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Music for Holy Week

We are in Holy Week right now, the final week in Lent, in which Christians the world over meditate on the sacrifice of Jesus Christ, the redemption from sin, and drawing closer to God.

This period leads up to the Easter celebration of renewal of life, and rebirth of the spirit, coinciding with the rebirth of life all around us after the long winter. During Lent, people fast, and it’s no accident that this period of fasting and quiet meditation happens during the hungriest period of the year. The early Christians knew what they were doing when they merged their own religious celebrations with the timing of pagan ones. This was the period when the winter stores of meat were running dangerously thin, and there wouldn’t be any fresh produce for another few months. Yes, life is springing up with baby animals all around, but those baby animals would need to be fattened up and slaughtered in the autumn, not now. So this time of year was both one of renewed life, and also a reminder of just how fragile life is, with the threat of starvation very real.

With that said, Holy Week is a period to draw closer to Scripture, and your own personal relationship with the Divine, however that looks to you. Fortunately, your meditations can have a wonderful soundtrack thanks to some of the divinely-inspired music from the period.

Album number one: Music for Holy Week from the Choir of King’s College, Cambridge

The Lamentations of Jeremiah are a popular text to set music to, and this album gives us Tallis’ version. From Medieval.org: “The Lamentations are found in the Book of Lamentations in the Bible, immediately following the Book of Jeremiah. They are part of the liturgy of the Holy Week, and exemplify the important component of lament, atonement and repentance of the Paschal festivities.”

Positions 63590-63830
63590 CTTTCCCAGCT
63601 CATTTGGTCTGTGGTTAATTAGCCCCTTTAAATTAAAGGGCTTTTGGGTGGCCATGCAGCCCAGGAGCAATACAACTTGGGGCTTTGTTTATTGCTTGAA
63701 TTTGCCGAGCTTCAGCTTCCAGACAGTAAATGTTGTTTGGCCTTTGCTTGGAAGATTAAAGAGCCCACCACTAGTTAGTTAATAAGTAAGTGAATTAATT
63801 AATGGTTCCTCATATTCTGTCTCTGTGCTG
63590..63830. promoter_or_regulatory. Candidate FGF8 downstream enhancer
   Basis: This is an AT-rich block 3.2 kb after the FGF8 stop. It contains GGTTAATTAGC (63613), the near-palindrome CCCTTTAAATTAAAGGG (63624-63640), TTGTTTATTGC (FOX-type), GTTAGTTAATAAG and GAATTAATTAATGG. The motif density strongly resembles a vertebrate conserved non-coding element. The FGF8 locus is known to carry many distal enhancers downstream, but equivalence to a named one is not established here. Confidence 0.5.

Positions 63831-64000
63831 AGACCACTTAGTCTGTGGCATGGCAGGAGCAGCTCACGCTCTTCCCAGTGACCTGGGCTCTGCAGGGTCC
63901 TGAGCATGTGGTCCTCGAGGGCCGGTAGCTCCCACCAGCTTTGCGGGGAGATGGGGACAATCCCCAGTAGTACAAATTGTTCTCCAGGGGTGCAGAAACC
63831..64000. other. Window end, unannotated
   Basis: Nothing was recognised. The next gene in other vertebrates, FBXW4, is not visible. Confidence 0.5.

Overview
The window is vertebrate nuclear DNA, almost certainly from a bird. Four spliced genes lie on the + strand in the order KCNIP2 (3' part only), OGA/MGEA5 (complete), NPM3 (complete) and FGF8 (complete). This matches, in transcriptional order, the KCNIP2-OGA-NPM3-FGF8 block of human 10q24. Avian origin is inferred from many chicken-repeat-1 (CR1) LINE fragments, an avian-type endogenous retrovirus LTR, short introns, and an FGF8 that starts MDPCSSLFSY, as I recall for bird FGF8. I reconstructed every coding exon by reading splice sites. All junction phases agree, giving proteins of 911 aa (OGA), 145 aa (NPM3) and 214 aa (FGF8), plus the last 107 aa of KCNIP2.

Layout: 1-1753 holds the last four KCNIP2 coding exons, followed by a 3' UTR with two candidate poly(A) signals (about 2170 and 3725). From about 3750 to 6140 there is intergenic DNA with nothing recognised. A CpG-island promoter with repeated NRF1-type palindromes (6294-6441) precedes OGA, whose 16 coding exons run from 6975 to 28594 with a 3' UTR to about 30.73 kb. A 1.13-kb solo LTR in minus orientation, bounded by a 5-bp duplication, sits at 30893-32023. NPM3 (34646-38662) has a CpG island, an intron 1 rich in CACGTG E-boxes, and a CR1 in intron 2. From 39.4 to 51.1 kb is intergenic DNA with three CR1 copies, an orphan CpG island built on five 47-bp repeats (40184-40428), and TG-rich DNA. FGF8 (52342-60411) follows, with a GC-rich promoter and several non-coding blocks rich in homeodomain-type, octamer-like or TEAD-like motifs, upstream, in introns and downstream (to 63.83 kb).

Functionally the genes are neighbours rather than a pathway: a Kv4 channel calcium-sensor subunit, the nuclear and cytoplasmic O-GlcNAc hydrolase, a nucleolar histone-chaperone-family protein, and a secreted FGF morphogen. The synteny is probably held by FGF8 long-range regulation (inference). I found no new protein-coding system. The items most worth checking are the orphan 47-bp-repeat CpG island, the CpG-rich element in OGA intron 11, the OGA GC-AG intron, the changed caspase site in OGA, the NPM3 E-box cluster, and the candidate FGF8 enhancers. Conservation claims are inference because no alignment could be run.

These are the texts of the Lamentations for Good Friday:

Lamentatio prima, secundi diei. Feria VI ad matutinum in nocturno I: Lectio I:
HETH: “The Lord has thought to destroy the wall”
TETH: “Her gates are sunk into the earth”
JOD: “They sat upon the ground, the elders of the daughter of Zion”

Lamentatio secunda, secundi diei. Feria VI ad matutinum in nocturno I: Lectio II:
MEM: “With whom shall I compare thee?”
NUN: “Your prophets have seen for you false and vain things”
SAMECH: “They clap their hands at thee all that pass by”

Lamentatio tertia, secundi diei. Feria VI ad matutinum in nocturno I: Lectio III:
ALEPH: “I, the man, see my poverty”
BETH: “He has made my skin and my flesh to be old”
GIMEL: He has built against me so that none may enter”

Tomas Victoria also has a setting of the Lamentations, available on this Album:

The next section of text I’d like to talk about is the Stabat Mater, which literally translates to the Sorrows of Mary, and depicts Mary’s anguish at watching her son being crucified.  The opening words, “Stabat Mater dolorosa” mean the sorrowful mother stood, and it goes on from there, meditating on the pain that Mary felt watching her son on the cross. Sometimes it seems morbid to me to think that most of the Western world (and much of the rest of the world) is based on a religion where the holiest week in the liturgical year starts with a mother watching her son die.

But truly, this was part of the everyday encouragement everyone received to meditate and prepare for their own death, which often came suddenly and unexpectedly. Mothers watched children die every day, so what better way to start to draw near to Divinity, and receive atonement, than remembering that the holiest mother of all had to watch her own son die. (On a personal note, when we lost our son in 2010, the first thing our priest – who had had miscarriages herself – said to us was that God also knew what it meant to lose a son – what a reminder of the Universe’s infinite understanding of our own human tragedies).

The Choir of Clare College, Cambridge,  has this album of many settings of the Stabat Mater text, both contemporary and ancient, and is a good one to start with.

There’s also the O Vos Omnes, which comes from Lamentations 1:12: 

O vos ómnes qui transítis per víam, atténdite et vidéte:

Si est dólor símilis sícut dólor méus.

V. Atténdite, univérsi pópuli, et vidéte dolórem méum.

Si est dólor símilis sícut dólor méus.

Translation

O all you who walk by on the road, pay attention and see:

if there be any sorrow like my sorrow.

V. Pay attention, all people, and look at my sorrow:

if there be any sorrow like my sorrow.

Gesualdo has an amazing setting of it, which is jarring yet finds resolution, on this album:

Whether you are celebrating this week or not, it’s never a bad thing to introduce more peaceful introspection into your life, and these albums can help provide a perfect soundtrack for that. 

I’ll be back next week with great Renaissance music for Eastertide, but in the meantime, you can check out even more on the Spotify playlist I put together on Music for Holy Week here: